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2 Timothy was the last letter written by Paul – writing in prison in Rome, while awaiting execution. His major concern is his spiritual ‘son’ Timothy and his ministry in Ephesus. Though Paul is alone – ‘everyone…has deserted me’ (1:15) there is no self-pity. Timothy was called to minister in a difficult situation, with a personality tending towards timidity and having to deal with false teaching regarding the resurrection. Paul’s focus, however, is on positive truth. Consider 2 Timothy 2:19 God’s solid foundation.
1. The foundation God laid
Despite the challenges and the damage done to the church, Paul affirms strongly ‘Nevertheless’ – turning attention to God’s mighty and gracious work. These are words of faith – ‘God’s solid foundation stands firm’ – to strengthen Timothy and all God’s people. The best view is that the ‘foundation’ is the true church of God – ‘the pillar and foundation of the truth’ (1 Timothy 3:15). As the handiwork of God it cannot be destroyed. Note Christ’s statement in Matthew 16:18 ‘I will build my church and the gates of Hades will not overcome it’. The church is established by the purchase of sinners by the very blood of God (Acts 20:28). Paul’s wording is significant: ‘stands firm’ is a perfect tense, a past action of God that has ongoing consequences – ‘remains standing’. Paul stresses the permanency and the stability of the church – whatever the attacks, the church will never be overwhelmed, a great truth to hold on to.
2. The seal God applied
The Lord seals the foundation with an inscription. A seal has several kinds of significance:
It affirms ownership – the church belongs to God
It authenticates identity – this church alone is the true church
It protects from tampering – the blood-bought church of God cannot be destroyed or taken over, although bodies professing to be the church may prove false.
Two aspects of the seal show why ‘God’s solid foundation stands firm’:
- Sovereign grace: ‘The Lord knows those who are his’ – the language of covenant and salvation. He has entered into a relationship of love with them. He loves them ‘with an everlasting love’ (Jeremiah 31:3) and chose them before creation (Ephesians 1:4). It is not surprising that Jesus, speaking as ‘the good shepherd’ (John 10:11) can say ‘I know my sheep’ (v14). He loves them and gave himself for them.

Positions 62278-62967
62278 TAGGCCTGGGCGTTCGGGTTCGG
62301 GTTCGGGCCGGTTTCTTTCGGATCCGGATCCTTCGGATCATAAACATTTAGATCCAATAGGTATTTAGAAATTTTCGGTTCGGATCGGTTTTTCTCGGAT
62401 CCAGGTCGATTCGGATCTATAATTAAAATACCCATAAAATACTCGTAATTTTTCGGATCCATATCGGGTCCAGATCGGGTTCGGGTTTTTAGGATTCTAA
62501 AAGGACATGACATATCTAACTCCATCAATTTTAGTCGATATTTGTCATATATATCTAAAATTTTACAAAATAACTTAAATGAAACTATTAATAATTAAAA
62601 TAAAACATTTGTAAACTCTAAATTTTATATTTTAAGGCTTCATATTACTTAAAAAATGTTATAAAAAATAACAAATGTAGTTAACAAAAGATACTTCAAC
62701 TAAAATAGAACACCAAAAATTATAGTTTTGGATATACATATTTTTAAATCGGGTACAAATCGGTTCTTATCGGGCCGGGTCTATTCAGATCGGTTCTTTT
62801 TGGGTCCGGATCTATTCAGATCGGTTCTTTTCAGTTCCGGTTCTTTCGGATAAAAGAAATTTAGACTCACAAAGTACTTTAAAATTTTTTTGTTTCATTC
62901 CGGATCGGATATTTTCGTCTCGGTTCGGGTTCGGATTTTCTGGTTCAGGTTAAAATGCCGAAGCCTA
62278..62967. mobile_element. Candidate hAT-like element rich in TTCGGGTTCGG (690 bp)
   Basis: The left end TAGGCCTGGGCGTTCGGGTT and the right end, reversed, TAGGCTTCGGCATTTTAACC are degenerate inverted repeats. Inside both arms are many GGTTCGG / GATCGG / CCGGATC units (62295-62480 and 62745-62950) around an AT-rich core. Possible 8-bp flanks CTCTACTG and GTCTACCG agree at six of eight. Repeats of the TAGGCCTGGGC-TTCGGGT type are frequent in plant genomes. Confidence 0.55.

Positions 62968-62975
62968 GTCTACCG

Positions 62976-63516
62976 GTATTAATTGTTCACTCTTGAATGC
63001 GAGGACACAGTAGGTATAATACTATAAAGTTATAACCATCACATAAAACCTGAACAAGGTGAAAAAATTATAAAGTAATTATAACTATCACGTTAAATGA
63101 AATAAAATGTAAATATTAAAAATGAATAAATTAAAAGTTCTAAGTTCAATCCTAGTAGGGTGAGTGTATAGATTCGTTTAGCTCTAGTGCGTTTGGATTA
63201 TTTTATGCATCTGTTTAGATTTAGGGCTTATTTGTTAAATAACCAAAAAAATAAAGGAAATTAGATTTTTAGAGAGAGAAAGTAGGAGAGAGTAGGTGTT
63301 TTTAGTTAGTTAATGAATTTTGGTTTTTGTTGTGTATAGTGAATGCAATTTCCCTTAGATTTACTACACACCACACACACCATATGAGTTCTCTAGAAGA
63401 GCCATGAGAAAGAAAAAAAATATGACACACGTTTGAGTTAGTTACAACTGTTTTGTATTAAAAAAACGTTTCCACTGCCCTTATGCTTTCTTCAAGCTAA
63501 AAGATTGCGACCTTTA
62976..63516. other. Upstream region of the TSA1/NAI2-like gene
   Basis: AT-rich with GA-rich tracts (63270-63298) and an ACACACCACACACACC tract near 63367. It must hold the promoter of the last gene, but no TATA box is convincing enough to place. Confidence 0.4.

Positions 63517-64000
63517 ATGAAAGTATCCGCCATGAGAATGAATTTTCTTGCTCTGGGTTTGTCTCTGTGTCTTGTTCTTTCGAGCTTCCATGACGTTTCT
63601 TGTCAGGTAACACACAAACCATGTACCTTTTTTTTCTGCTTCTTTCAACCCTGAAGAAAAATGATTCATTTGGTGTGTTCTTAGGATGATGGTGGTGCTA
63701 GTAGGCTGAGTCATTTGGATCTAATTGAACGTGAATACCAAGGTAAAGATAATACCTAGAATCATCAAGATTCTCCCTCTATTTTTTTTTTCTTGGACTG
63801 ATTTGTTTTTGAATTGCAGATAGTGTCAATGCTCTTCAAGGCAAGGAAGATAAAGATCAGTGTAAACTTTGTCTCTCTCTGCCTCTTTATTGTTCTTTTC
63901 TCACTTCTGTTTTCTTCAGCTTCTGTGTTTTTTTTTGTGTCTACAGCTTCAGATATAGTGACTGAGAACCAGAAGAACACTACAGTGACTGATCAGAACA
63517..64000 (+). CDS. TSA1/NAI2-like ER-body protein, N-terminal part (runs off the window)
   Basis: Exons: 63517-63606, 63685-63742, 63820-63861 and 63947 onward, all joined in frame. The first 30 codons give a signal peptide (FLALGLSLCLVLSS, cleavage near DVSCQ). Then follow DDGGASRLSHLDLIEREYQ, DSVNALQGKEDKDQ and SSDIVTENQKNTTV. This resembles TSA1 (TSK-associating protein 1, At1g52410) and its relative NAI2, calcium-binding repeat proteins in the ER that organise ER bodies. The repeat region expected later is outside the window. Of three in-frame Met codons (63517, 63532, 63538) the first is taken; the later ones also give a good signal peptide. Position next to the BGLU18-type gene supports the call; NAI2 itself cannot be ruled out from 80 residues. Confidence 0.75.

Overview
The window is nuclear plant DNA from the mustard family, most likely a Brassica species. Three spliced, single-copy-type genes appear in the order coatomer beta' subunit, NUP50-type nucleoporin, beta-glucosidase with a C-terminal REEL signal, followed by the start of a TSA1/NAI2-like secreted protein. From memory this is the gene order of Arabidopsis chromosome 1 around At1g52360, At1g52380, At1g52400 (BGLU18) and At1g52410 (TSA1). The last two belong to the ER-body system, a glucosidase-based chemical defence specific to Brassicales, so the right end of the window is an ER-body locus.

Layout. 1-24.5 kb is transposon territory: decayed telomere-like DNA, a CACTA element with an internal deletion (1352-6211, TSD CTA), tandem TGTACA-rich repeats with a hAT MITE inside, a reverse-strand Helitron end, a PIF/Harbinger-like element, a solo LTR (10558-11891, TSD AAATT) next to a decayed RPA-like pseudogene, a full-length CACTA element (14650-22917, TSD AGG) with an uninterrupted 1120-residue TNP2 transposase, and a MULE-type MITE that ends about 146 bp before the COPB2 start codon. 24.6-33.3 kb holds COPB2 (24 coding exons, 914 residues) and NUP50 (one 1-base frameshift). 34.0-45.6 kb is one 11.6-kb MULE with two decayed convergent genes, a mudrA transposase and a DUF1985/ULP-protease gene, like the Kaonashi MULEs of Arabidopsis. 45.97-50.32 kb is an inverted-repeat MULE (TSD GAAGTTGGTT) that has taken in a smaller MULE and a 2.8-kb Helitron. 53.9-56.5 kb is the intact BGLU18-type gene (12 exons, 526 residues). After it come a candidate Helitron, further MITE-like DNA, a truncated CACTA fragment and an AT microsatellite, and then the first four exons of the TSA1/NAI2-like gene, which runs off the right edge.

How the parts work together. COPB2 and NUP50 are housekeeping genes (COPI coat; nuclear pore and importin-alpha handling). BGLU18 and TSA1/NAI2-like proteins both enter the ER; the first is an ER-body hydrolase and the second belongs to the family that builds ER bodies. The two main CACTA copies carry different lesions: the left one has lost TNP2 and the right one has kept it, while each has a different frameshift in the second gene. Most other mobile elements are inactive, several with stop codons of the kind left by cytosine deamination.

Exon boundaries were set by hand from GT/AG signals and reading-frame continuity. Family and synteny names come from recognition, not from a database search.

- Godly living: ‘God’s solid foundation’ embraces not only God’s work of sovereign grace but also the human response of godly living. On the seal is a second statement that is equally true: ‘Everyone who confesses the name of the Lord must turn away from wickedness’. Here is a statement of human responsibility. Turning away from wickedness is an inevitable consequence of divine grace. Our decisive break with sin at conversion must be worked out in daily godly living with the enabling of the Spirit.
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Times of uncertainty can be disorientating for us. The inability to know what will come next can cause us to be uncertain and anxious. Such feelings are normal for finite humans who cannot see into the future. Yet, Christians ought to hold onto God in uncertain times because in Psalm 33 we see God as the God of History, the One who is in perfect control.
- The Certainty of God’s Plans
Psalm 33 establishes that God’s plans stand firm forever (v.11). Whatever God plans will happen at exactly the appointed time. God has never been more or less in control. We can be certain of God’s plans coming to pass because they occur with his created world. The psalm shows God to be Creator in (vv.6-9) and we are included in that creation (v. 15). The truth of God’s control should displace any notion in our minds that God is the aloof Creator, who created the world, set the stage, gave us the props and then removed himself. God has not lost control. He exercises complete control, and his plans are certain to come about.
- The Loving Content of God’s Plans
God is in control, but are his plans any good? Should we be worried? The thought of the world being overseen by a God without any standard of goodness is a frightening thought. Thankfully, that’s not the case. God is Holy and we see his character summarised in (vv.4-5). God’s ‘unfailing love’ is mentioned three times through this psalm (vv.5,18,22). This is the love that he shows to us, the undeserving. The love that has brought us into covenant relationship with himself. He has done all the work and orchestrated human history to bring about salvation for his chosen inheritance. God’s plans then are the purposes of his heart and so reflect his nature (v.11). We see the love of God towards his rebellious creation through the plan of salvation that took Christ to the Cross.
- The Consequence of our Hope